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Ok, so after reading all of the great posts here at the Cafe, I have decided that I can do most of my maintenance and mods. (I can turn a wrench and follow directions:) My questions are these:

1. Should I invest in a torque wrench?
2. If yes, should I get the dial ones or the old fashion ones with the needle readout? (Not sure if I described those correctly:hmm2:)
3. Any recommendations? (I have seen them for $30, old fashion, up to $100 @ Sears)
4. Should I invest in an impact driver?

Again, this site makes me realize that I made the right choice in bikes:D

Thanks!
 

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either type of torque wrench would be fine but ask before you torque things that are new to you as some of the values are not correct in the manuals and things break.

I go by goodentight myself.

there are a few items where an impact driver comes in handy but not really needed.

In socket sets go with the 6 point and not the 12
 

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A dial torque wrench is good.
Impact - not needed. And not recommended.
Don't buy cheep or they wont last.
I use a Sears Torque Wrench.
Metric sockets and wrenches and Metric Allen Wrenches.
 

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Ok, so after reading all of the great posts here at the Cafe, I have decided that I can do most of my maintenance and mods. (I can turn a wrench and follow directions:) My questions are these:

1. Should I invest in a torque wrench?
2. If yes, should I get the dial ones or the old fashion ones with the needle readout? (Not sure if I described those correctly:hmm2:)
3. Any recommendations? (I have seen them for $30, old fashion, up to $100 @ Sears)
4. Should I invest in an impact driver?

Again, this site makes me realize that I made the right choice in bikes:D

Thanks!
Old fashion with needle worked/works for me for 30years now.
 

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I haven't used my impact driver since bikes quit comming with phillips head case bolts. Have used a type needle torque wrench since 1966 on more things than I can remember with no issues.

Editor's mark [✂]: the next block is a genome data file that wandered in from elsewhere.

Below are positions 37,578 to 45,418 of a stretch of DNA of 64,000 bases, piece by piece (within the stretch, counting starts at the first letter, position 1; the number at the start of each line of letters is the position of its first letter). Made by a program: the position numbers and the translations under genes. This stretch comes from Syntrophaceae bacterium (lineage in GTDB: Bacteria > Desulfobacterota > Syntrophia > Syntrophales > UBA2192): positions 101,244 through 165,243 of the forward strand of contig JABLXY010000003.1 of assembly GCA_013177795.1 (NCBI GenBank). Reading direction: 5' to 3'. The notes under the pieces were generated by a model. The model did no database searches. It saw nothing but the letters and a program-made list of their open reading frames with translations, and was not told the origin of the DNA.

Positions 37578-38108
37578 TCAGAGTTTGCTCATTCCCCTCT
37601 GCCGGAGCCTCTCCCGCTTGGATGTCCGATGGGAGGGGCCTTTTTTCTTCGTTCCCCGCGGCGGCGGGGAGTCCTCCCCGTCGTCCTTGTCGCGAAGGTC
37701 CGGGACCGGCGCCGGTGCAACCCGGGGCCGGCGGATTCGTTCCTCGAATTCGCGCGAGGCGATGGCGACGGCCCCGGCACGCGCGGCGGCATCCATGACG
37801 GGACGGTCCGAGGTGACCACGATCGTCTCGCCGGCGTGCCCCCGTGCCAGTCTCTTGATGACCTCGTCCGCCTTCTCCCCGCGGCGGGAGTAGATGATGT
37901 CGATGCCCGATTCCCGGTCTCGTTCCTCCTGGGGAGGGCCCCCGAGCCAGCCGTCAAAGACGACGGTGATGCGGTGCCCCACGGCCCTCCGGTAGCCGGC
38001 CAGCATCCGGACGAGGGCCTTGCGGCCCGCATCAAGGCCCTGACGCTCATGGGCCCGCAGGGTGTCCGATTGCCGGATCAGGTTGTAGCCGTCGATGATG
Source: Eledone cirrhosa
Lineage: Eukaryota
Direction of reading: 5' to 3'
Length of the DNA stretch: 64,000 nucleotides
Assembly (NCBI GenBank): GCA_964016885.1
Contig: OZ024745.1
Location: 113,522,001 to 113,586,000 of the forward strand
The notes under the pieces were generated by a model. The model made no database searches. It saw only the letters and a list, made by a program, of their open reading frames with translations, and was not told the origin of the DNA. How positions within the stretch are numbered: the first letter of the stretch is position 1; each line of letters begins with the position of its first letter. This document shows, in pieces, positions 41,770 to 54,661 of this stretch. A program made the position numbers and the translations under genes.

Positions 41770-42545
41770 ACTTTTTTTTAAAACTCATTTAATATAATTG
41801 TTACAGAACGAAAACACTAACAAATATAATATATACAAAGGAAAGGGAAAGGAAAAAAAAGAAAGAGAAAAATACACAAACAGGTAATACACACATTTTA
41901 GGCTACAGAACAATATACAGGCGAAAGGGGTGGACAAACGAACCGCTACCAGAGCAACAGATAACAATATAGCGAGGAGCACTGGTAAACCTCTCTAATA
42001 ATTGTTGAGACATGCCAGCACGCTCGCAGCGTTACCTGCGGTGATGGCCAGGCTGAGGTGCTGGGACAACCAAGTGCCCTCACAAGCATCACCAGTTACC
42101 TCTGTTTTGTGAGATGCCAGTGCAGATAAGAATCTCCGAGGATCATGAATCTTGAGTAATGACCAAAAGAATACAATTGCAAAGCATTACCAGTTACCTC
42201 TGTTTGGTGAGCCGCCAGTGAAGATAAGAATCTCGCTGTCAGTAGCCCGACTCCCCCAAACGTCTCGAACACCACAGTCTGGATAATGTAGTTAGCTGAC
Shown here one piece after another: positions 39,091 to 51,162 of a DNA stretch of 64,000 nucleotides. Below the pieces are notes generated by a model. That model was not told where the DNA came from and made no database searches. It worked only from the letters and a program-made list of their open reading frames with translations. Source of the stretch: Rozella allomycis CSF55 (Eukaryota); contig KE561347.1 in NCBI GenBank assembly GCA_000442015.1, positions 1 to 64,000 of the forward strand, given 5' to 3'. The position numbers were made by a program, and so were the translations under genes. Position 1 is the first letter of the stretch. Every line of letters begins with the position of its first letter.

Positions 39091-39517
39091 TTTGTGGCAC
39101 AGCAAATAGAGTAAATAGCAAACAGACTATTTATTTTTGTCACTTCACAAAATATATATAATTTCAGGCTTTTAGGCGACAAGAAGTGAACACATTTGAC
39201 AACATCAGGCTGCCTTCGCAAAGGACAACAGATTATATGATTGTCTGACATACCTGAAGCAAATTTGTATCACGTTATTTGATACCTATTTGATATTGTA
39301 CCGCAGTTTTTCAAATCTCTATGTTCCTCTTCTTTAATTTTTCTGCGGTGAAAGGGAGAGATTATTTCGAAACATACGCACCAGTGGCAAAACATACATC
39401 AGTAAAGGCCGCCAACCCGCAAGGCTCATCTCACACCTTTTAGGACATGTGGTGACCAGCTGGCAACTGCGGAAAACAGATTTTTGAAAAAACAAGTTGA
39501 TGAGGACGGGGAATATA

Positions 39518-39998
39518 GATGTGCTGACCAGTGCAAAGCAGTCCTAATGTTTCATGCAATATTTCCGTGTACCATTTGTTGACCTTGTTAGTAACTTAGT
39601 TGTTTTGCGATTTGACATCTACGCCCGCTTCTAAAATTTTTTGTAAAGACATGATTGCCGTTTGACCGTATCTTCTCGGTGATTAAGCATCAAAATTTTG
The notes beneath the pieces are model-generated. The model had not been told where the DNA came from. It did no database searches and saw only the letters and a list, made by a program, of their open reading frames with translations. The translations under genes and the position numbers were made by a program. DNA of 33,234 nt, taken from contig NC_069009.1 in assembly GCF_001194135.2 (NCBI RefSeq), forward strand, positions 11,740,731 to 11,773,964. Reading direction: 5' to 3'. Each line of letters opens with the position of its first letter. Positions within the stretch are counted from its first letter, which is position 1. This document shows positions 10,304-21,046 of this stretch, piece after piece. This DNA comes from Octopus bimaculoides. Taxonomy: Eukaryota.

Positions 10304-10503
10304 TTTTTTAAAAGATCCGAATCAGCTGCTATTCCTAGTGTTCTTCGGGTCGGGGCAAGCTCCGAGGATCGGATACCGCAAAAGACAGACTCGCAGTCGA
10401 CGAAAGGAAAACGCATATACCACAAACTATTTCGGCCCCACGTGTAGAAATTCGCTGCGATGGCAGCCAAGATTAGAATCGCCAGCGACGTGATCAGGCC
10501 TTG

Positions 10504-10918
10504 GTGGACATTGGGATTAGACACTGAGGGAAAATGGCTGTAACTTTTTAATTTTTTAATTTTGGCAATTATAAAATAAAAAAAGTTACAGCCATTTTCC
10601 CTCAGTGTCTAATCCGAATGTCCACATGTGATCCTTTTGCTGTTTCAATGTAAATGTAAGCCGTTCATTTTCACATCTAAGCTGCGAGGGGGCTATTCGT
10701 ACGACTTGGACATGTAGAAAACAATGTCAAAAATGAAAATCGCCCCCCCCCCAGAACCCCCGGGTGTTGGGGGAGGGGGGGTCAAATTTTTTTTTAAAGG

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His Excellency
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I got one the Craftsman bending beam style torque wrenches. They don't need calibration and are the only torque wrenches with a lifetime guarantee. As far as impact wrenches go you probably don't need it for the bike. They are more for car work. I usually have a pretty strict philosophy with those is that impact wrenches are for loosening stuff. I use a air ratchet sometime to run threads on and finish off with your end wrench, socket or torque wrench. Always start by hand though.
 

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Relocation Engineer
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Impact driver, handy to have with a stuck screw or bolt. can be a life saver. I wont use a air impact gun on a bike.
 

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An inch pound and foot pound torque wrench will be very useful. Lot of bolts/nuts that take 10 ft. lbs., or less. Impact driver...one you hit with a hammer can be useful sometimes. Air impact wrench...not really necessary, but, again, can be useful sometimes on large bolts/nuts.
 

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Ok, so after reading all of the great posts here at the Cafe, I have decided that I can do most of my maintenance and mods. (I can turn a wrench and follow directions:) My questions are these:

1. Should I invest in a torque wrench?
2. If yes, should I get the dial ones or the old fashion ones with the needle readout? (Not sure if I described those correctly:hmm2:)
3. Any recommendations? (I have seen them for $30, old fashion, up to $100 @ Sears)
4. Should I invest in an impact driver?

Again, this site makes me realize that I made the right choice in bikes:D

Thanks!
YES! You need a torque wrench. And DON'T buy a Craftsman POS. Buy a good quality torque wrench.... a name brand.... and the GOOD ones won't come with a lifetime guarantee, because torque wrenches don't last forever. The purpose of a torque wrench is to stretch the bolt within design limits... using the calibrated elbow technique just doesn't yield professional or accurate results.

An impact driver is really great to have... (you can't have too many tools), but you really just don't need one to work on the VTX..... though it might come in handy taking the wheels off of the motorcycle trailer.... just use the torque wrench to put them back on....
 

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I use snap on torque wrenches and have them calibrated yearly, but then again I am a federal licensed helicopter mechanic. my theory on tools is you get what you pay for. I dont trust the needle type wrenches and I never trust a torque wrench that hasnt been calibrated recently. just my 2 cents your milage may vary
 
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